U.S.

Jeb Bush Taps Usual Suspects for Foreign Policy Advice

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Former Florida governor Jeb Bush speaks at the Chicago Council on Global Affairs, in Chicago on February 18, 2015. REUTERS/Jim Young

“I am my own man, and my views are shaped by my own thinking and own experiences,” former Florida governor Jeb Bush said in a speech before the Chicago Council on Global Affairs on Wednesday. Bush’s strategy, to distance himself from the foreign policy blunders of his brother, former president George W. Bush, was clear.

But before he delivered his remarks, Bush, currently the top contender for the 2016 GOP presidential nod, released a list of informal foreign policy advisers. And that list tells us that, while Jeb may be “his own man,” he is still a man of the Republican establishment. A Bush, in other words.

As The Washington Post noted, all but one of the 21 names Bush listed are alumni of the previous three Republican administrations. Thirteen of them served under George W. Bush; six under his father, George H.W. Bush; and five under Ronald Reagan. It’s hard to imagine any of them serving under a libertarian-oriented Rand Paul administration.

Some representative examples of Bush staying the course: Michael Chertoff, former secretary of homeland security under George W. Bush and co-author of the Patriot Act; Paul Wolfowitz, “a major architect of President Bush’s Iraq policy and, within the Administration, its most passionate and compelling advocate,” wrote Peter J. Boyer (formerly of Newsweek) in The New Yorker; and John Hannah, a confidant of Dick Cheney’s who argued for military intervention in Syria as early as May 2011 and, as early as January of this year, called for a military invasion of Iran.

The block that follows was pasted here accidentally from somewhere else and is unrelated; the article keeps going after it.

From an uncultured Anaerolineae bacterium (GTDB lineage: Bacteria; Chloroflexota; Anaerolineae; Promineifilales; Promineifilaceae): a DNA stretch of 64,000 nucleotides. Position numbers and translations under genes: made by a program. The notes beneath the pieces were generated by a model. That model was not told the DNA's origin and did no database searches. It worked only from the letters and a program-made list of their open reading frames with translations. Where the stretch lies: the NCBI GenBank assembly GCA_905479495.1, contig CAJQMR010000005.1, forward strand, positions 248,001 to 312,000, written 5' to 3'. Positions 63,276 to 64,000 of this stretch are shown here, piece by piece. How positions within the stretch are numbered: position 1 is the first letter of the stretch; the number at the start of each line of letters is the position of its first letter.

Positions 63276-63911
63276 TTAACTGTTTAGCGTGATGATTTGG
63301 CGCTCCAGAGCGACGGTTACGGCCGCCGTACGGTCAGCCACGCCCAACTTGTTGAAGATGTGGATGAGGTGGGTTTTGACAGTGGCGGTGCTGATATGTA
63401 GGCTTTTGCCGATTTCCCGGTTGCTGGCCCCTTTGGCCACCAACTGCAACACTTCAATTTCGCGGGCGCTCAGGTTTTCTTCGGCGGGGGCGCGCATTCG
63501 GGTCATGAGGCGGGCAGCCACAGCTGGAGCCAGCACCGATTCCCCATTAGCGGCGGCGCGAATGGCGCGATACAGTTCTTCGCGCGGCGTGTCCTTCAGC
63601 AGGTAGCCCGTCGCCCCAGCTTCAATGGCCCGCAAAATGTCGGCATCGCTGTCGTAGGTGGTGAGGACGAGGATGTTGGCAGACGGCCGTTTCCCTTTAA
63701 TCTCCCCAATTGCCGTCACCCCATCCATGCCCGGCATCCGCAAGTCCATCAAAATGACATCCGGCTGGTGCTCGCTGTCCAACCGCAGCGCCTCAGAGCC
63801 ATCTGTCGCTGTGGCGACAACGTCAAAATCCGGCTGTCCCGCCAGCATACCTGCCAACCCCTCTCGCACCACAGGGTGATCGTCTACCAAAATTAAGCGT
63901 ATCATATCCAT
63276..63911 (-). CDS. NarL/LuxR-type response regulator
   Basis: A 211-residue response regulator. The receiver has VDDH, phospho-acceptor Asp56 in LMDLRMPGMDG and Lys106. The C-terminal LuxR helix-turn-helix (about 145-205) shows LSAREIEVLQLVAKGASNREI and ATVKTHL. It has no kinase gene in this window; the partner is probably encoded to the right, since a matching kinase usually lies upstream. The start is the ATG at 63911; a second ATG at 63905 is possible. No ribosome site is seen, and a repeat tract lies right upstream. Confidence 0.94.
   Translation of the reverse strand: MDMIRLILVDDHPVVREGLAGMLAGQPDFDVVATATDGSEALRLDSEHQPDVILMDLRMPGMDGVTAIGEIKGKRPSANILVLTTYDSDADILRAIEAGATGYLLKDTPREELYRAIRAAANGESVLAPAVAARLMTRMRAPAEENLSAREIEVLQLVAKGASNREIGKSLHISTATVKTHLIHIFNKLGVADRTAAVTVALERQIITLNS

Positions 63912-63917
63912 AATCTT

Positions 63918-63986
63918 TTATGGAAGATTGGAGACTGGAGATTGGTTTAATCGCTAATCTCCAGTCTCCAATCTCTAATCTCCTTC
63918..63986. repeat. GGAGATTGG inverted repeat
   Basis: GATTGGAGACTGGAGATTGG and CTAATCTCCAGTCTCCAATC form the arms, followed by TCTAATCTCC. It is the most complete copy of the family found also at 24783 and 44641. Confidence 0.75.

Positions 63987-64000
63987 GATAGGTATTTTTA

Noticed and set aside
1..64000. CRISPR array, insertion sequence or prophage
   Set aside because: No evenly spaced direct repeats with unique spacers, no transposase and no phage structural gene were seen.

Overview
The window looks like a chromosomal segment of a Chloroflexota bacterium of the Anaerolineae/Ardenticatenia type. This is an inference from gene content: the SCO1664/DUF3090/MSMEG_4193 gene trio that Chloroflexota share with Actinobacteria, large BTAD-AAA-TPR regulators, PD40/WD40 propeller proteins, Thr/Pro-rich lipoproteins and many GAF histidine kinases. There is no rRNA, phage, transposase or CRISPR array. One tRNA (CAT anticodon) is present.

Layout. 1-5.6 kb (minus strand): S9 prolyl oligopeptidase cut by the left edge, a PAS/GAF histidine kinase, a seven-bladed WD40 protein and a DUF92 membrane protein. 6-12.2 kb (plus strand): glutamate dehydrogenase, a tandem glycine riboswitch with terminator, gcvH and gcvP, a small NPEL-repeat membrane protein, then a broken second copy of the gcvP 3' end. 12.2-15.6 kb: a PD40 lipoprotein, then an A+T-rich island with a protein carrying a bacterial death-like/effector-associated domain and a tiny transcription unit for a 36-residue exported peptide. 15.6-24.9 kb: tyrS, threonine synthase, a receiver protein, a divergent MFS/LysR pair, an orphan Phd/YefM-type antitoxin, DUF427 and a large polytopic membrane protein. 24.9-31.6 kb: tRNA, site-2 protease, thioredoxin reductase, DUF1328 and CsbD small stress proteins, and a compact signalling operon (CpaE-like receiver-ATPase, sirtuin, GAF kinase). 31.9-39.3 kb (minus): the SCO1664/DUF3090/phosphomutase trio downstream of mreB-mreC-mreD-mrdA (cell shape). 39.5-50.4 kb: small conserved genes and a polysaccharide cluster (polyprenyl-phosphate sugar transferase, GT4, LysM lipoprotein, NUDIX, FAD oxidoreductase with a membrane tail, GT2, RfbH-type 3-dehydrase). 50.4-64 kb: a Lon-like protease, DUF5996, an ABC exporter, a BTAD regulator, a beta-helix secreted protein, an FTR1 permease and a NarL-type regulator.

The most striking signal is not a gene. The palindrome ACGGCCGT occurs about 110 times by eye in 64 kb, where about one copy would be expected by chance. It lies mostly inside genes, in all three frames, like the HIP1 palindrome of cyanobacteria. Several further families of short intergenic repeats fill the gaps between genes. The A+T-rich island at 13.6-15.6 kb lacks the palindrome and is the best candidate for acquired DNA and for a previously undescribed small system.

If Bush becomes president in 2016, the names on his list will likely follow titles like secretary of state, secretary of defense, CIA director, etc. Even if they don’t nab those prestigious offices, they’ll have a large role in shaping Bush’s foreign policy. He doesn’t have an extensive track record in foreign affairs from his time as Floridas governor and will have to rely on expert advisers.

But what people aren’t saying (yet, anyway) is that Bush’s advisers are his only if he wins the nomination. Failing that, these same advisers will migrate to whoever gets the party’s nod. Many, if not all, of them acted as advisers to Mitt Romney in 2012 and to John McCain in 2008. Robert Zoellick, now on Team Bush, was on Team Romney in 2012. Paula Dobriansky, too. Tom Ridge first endorsed Jon Huntsman in 2012, later shifting to Romney.

Aside from Senator Rand Paul of Kentucky, whose libertarian streak probably won’t jibe with the neocons and hawks on Bush’s list, the rest of the Republican candidates are very same-same on foreign policy. They’ll all be drawing from this same pool of advisers. The Bush Rolodex is the Republican Rolodex.

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